Original paper

Abundance trends in floodplain fish larvae: the role of annual flow characteristics in the absence of overbank flooding

Vilizzi, Lorenzo


Temporal variability in flow is central to the functioning of river ecosystems, with current conceptual models emphasising the importance of flow events, namely overbank flood pulses and in-channel flow pulses, in enhancing riverine fish production. However, whilst the benefits of flood pulses have been widely documented, there is an overall dearth of information with regard to the role of flow pulses in enhancing fish spawning and recruitment. To test the validity of applicable conceptual models of floodplain fish production in response to alternating low-flow and flow-pulse years in the absence of a flood pulse, fish larvae were sampled every three to five weeks from 2002 to 2007 in an anabranch system of the highly-regulated and semi-arid lower Murray River (southeastern Australia). Small-bodied native fish (mainly, un-specked hardyhead, carp gudgeon, flathead gudgeon and Australian smelt) spawned successfully in every year irrespective of hydrological conditions, with Australian smelt being particularly abundant in two of the three low-flow years following a flow-pulse event. However, spawning in the majority of these small-bodied species was enhanced by the two flow pulses. On the contrary, large-bodied silver perch and golden perch only spawned during one of the two spring flow pulses, emphasising the importance of both timing and duration of a flow pulse along with its coupling with temperature. The findings of the present study support recent views that a combination of conceptual models of floodplain fish production is likely to apply in temperate to semi-arid floodplain rivers. Management measures aimed at the benefit of native fish communities should account for both flow and flood pulses through the release of environmental water, and this should be supported by long-term studies able to span the components of a river's flow history.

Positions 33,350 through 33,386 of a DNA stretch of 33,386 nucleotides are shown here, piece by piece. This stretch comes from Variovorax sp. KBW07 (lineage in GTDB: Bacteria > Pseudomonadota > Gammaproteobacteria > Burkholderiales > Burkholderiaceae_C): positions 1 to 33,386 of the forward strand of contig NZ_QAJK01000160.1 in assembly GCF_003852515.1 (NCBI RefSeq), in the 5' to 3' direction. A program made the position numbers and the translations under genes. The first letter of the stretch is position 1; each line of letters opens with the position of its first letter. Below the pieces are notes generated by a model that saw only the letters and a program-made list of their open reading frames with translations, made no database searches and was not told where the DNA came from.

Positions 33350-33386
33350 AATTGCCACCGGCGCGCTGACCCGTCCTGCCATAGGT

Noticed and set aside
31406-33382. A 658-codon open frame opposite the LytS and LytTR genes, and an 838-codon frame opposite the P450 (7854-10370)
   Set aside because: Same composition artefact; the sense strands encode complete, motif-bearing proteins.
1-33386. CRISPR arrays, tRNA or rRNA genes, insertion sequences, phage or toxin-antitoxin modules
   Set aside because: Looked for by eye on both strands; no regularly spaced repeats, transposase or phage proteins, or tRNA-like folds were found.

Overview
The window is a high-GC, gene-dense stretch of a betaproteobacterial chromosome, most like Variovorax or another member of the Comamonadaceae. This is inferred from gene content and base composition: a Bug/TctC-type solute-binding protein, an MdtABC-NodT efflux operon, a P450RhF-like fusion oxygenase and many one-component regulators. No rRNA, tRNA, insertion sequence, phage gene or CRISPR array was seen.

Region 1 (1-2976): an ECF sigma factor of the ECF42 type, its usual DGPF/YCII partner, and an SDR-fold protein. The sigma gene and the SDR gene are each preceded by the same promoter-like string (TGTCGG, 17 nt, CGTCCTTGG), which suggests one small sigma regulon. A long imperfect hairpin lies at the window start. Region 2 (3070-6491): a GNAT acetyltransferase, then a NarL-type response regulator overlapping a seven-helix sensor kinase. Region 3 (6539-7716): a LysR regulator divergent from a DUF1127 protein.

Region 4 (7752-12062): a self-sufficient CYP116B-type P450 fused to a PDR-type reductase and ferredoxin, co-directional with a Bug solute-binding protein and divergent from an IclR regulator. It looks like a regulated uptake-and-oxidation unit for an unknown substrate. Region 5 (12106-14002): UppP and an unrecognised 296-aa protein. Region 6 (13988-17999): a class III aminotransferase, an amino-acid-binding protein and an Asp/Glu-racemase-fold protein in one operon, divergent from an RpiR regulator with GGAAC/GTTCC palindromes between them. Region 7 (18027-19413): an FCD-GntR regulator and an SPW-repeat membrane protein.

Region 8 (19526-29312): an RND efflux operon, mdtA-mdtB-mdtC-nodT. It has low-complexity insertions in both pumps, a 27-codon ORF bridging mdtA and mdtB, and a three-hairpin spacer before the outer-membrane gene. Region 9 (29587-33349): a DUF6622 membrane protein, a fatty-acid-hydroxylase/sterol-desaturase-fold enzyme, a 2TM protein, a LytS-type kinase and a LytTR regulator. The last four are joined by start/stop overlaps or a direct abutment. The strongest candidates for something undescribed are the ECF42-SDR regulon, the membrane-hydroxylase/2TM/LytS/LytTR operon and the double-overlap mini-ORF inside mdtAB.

murray riverlindsay islandin-channel flow pulsemin/max autocorrelation analysis (mafa)dynamic factor analysis (dfa)